Not Big Tech steps up in Washington
There's a new trade association in town for small tech companies, mostly to advocate for the bedrock law allowing platforms to moderate and remove third-party content.
The latest: Internet Works, which has been a pro-Section 230 coalition for the past three years, is now a formal trade association, per an announcement shared exclusively with Axios.
- Internet Works has 18 members, including Discord, Dropbox, eBay, Etsy, Expedia Group, Pinterest, Nextdoor, Reddit, Tripadvisor and Yelp.
- It's now a 501(c)(6), aka an official business association.
Context: Once upon a time in Washington, there was a trade group (RIP, the Internet Association) that aimed to be the unified voice of the Internet economy in its burgeoning days.
- That group dissolved once it became painfully clear that the interests of Big Tech diverge from those of small and medium-sized tech companies, and competition became a hot topic.
Why it matters: Big Tech has many battles to fight, and in the age of constant antitrust scrutiny both in the U.S. and abroad, the companies often go it alone.
- But threats to Section 230, the 1996 internet law that allows people to freely post online while giving platforms the ability both to set rules for and take down content without being held liable, remain potent.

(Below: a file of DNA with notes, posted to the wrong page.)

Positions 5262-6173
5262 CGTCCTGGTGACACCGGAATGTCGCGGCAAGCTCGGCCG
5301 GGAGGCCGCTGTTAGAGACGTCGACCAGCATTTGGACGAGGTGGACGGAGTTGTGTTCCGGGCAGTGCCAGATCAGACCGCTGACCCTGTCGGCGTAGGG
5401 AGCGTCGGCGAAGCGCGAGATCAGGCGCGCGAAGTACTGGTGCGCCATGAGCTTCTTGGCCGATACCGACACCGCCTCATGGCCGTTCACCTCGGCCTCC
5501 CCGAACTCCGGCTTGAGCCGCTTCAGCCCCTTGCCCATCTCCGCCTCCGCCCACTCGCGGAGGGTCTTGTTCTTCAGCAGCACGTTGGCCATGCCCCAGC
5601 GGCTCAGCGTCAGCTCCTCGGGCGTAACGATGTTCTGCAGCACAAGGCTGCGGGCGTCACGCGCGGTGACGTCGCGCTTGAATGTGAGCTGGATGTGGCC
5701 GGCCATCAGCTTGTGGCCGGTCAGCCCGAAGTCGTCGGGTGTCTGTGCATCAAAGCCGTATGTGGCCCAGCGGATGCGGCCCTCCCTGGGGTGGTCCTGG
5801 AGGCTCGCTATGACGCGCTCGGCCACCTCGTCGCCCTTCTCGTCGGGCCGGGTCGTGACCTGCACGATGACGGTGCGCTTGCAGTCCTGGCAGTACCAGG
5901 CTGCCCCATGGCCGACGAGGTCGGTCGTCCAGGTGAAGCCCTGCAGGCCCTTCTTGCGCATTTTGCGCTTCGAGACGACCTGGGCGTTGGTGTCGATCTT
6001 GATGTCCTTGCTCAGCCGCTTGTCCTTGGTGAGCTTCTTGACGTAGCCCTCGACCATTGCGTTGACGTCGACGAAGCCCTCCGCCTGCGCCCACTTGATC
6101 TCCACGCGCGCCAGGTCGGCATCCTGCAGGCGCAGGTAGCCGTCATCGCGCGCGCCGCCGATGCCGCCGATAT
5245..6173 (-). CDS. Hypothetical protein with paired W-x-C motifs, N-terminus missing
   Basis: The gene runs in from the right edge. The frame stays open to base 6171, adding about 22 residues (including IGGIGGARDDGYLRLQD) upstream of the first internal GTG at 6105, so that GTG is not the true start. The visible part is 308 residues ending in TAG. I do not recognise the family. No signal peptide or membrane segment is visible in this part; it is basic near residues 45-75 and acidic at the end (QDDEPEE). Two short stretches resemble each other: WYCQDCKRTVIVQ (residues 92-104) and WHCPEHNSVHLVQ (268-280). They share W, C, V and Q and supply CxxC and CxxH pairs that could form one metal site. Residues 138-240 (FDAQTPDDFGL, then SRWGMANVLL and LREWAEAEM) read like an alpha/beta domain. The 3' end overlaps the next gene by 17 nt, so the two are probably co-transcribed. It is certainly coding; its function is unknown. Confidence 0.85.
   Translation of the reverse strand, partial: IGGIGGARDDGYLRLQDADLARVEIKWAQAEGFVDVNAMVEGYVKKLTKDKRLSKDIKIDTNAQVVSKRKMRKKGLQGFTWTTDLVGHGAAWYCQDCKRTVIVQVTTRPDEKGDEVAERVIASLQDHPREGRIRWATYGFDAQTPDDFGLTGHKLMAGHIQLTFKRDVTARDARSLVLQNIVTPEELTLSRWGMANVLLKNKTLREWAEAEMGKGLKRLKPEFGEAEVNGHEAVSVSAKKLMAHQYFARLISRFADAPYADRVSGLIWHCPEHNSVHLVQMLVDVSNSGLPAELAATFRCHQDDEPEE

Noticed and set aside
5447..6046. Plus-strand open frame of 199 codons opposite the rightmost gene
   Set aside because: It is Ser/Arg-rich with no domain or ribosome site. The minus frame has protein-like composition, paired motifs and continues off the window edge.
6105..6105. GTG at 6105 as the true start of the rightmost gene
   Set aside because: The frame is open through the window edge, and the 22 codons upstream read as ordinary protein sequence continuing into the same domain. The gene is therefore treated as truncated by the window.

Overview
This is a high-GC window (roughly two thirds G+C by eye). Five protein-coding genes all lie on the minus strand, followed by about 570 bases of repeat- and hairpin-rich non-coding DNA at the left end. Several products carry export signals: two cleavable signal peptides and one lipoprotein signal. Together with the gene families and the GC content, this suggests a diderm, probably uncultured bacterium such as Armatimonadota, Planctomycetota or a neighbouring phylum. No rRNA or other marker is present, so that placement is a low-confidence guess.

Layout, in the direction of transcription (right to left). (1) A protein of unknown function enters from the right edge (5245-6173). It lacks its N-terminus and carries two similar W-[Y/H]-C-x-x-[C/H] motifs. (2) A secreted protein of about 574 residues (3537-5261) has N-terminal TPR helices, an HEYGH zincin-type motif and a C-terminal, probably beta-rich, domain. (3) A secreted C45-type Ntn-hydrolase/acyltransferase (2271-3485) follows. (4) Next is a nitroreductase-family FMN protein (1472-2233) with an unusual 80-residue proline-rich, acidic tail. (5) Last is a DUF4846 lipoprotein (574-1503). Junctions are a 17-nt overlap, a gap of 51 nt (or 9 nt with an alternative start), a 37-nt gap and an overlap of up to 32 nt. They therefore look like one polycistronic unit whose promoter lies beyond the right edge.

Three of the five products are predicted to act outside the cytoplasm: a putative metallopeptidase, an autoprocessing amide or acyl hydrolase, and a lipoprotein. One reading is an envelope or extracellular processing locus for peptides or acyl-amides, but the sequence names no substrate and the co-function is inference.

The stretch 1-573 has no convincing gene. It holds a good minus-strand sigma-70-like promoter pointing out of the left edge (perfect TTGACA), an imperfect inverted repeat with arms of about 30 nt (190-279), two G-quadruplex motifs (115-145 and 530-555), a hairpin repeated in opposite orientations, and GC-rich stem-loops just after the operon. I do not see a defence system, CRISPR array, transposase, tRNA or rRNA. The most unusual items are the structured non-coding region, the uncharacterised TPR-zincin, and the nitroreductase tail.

What they're saying: "We're trying to expand our scope not just to federal policy, but to state policy and also in the legal realm as well," Laura Bisesto, global head of policy and privacy at Nextdoor, serving as chair of Internet Works' board, told Axios.
- "I think there's a continued threat to Section 230; you continue to hear calls for its total removal or to be amended in certain ways," she said, adding that many state-level bills don't directly address Section 230 but should be preempted by it.
- "We're looking at a place where the internet is about to be regulated by 50 different states instead of a single market.… One of the main reasons we incorporated was to be able to vocalize ourselves at the states. The companies [in Internet Works] don't have huge lobbying teams."
- Aaron Schur, general counsel at Yelp, said: "When people talk about the impacts of legislation, they're talking about Big Tech. This allows us to be a counterpoint … and tell a very distinct story about how we view these proposals or laws, and provide a counterweight."
The big picture: State-level content bills will keep Internet Works busy. They include Texas' and Florida's attempts to keep tech platforms from removing certain speech based on politics, and a continued legislative push to protect children online that would potentially blunt Section 230.
Our thought bubble: Big Tech also cares about Section 230 and certainly isn't advocating for its repeal.
- But given those companies' vast resources, they're much more willing to accept changes.
- Small- and medium-sized tech companies worry that any changes to Section 230 will upend their business models and bring on lawsuits.
In other personnel news, Matt Jensen of Indeed will be vice chair of the board. The group is actively recruiting an executive director.
- Caitlin Brosseau of TripAdvisor will serve as treasurer.
- Erika Barros of Vimeo will be secretary.
- Franklin Square Group will continue to handle its federal lobbying.
- Bisesto said the group will be visiting Capitol Hill for meetings with members of committees that have jurisdiction over Section 230: "We want to continue to bring awareness of our group, and within the election cycle, make sure we have visibility as things change."